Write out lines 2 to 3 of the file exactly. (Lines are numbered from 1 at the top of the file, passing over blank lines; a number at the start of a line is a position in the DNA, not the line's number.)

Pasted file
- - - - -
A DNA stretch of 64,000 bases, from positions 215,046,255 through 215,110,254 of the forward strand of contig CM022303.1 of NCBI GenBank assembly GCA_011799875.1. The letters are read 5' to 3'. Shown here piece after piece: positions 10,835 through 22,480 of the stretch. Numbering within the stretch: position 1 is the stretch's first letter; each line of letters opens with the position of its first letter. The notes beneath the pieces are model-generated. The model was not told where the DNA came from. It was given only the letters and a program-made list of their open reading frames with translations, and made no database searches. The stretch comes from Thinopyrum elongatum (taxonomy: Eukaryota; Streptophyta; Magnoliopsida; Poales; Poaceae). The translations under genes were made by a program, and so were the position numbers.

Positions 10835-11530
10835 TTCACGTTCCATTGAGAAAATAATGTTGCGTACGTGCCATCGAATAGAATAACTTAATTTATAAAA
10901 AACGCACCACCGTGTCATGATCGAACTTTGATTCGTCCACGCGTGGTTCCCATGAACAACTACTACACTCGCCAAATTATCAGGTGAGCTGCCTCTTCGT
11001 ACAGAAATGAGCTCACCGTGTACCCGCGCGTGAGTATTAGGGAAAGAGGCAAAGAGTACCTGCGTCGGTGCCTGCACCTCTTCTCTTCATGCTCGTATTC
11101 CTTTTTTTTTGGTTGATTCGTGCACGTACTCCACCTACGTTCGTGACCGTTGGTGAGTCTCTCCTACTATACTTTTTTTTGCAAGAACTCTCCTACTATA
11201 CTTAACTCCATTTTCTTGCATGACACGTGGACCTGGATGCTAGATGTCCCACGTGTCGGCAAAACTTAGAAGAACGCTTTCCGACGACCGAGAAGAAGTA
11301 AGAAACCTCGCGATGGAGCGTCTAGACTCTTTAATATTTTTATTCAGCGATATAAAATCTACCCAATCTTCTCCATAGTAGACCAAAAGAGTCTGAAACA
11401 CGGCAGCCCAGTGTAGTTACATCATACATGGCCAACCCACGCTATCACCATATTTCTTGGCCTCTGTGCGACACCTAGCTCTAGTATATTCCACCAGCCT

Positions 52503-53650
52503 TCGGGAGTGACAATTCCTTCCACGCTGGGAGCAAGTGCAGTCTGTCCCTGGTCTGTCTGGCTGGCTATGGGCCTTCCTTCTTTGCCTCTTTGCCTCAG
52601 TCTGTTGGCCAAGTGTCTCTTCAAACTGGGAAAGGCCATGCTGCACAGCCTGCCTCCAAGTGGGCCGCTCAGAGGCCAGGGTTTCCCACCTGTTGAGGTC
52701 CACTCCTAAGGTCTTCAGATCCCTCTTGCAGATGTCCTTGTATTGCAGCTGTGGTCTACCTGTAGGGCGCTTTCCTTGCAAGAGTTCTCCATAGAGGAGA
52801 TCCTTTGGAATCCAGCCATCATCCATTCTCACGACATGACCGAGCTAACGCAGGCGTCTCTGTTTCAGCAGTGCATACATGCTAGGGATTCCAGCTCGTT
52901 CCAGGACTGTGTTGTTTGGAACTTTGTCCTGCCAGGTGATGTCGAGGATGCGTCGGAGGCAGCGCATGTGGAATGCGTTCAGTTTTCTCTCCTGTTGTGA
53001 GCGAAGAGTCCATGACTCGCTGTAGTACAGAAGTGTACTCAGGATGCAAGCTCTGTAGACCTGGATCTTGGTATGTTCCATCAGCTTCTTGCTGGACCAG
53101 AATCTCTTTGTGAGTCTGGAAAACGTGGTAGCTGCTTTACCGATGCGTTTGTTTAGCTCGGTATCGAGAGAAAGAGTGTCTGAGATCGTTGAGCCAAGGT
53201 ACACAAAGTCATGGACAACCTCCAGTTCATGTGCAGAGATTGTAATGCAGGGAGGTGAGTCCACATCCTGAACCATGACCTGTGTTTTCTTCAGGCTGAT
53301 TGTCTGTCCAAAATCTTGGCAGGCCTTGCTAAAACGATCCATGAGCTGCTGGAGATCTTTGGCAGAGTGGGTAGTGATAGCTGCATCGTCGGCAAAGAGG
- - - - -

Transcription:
Positions 10835-11530
10835 TTCACGTTCCATTGAGAAAATAATGTTGCGTACGTGCCATCGAATAGAATAACTTAATTTATAAAA